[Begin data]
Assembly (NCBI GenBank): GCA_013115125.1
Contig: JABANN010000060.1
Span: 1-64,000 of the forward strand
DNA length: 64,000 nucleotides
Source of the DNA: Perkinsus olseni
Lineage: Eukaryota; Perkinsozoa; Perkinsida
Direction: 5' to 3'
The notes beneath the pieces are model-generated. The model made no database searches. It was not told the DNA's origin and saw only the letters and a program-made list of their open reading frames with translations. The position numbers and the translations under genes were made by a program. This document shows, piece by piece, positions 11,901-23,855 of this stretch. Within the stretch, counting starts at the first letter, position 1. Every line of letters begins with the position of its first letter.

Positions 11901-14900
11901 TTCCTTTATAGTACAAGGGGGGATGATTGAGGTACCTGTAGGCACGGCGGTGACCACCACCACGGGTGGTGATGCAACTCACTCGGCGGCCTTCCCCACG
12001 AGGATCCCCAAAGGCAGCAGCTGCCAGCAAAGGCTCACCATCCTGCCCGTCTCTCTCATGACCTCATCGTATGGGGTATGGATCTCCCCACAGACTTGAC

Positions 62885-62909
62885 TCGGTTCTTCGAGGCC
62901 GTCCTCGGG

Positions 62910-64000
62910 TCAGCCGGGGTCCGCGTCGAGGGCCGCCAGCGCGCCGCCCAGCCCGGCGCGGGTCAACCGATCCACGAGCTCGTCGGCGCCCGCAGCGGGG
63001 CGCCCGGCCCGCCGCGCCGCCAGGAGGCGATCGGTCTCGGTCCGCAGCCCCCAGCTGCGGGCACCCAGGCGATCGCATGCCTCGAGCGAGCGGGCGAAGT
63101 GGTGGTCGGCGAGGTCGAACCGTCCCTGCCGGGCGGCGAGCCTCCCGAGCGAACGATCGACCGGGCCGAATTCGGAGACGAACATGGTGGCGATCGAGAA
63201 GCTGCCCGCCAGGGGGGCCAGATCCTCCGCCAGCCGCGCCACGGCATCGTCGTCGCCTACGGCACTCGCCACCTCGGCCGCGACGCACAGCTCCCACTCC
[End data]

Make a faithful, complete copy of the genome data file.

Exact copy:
Assembly (NCBI GenBank): GCA_013115125.1
Contig: JABANN010000060.1
Span: 1-64,000 of the forward strand
DNA length: 64,000 nucleotides
Source of the DNA: Perkinsus olseni
Lineage: Eukaryota; Perkinsozoa; Perkinsida
Direction: 5' to 3'
The notes beneath the pieces are model-generated. The model made no database searches. It was not told the DNA's origin and saw only the letters and a program-made list of their open reading frames with translations. The position numbers and the translations under genes were made by a program. This document shows, piece by piece, positions 11,901-23,855 of this stretch. Within the stretch, counting starts at the first letter, position 1. Every line of letters begins with the position of its first letter.

Positions 11901-14900
11901 TTCCTTTATAGTACAAGGGGGGATGATTGAGGTACCTGTAGGCACGGCGGTGACCACCACCACGGGTGGTGATGCAACTCACTCGGCGGCCTTCCCCACG
12001 AGGATCCCCAAAGGCAGCAGCTGCCAGCAAAGGCTCACCATCCTGCCCGTCTCTCTCATGACCTCATCGTATGGGGTATGGATCTCCCCACAGACTTGAC

Positions 62885-62909
62885 TCGGTTCTTCGAGGCC
62901 GTCCTCGGG

Positions 62910-64000
62910 TCAGCCGGGGTCCGCGTCGAGGGCCGCCAGCGCGCCGCCCAGCCCGGCGCGGGTCAACCGATCCACGAGCTCGTCGGCGCCCGCAGCGGGG
63001 CGCCCGGCCCGCCGCGCCGCCAGGAGGCGATCGGTCTCGGTCCGCAGCCCCCAGCTGCGGGCACCCAGGCGATCGCATGCCTCGAGCGAGCGGGCGAAGT
63101 GGTGGTCGGCGAGGTCGAACCGTCCCTGCCGGGCGGCGAGCCTCCCGAGCGAACGATCGACCGGGCCGAATTCGGAGACGAACATGGTGGCGATCGAGAA
63201 GCTGCCCGCCAGGGGGGCCAGATCCTCCGCCAGCCGCGCCACGGCATCGTCGTCGCCTACGGCACTCGCCACCTCGGCCGCGACGCACAGCTCCCACTCC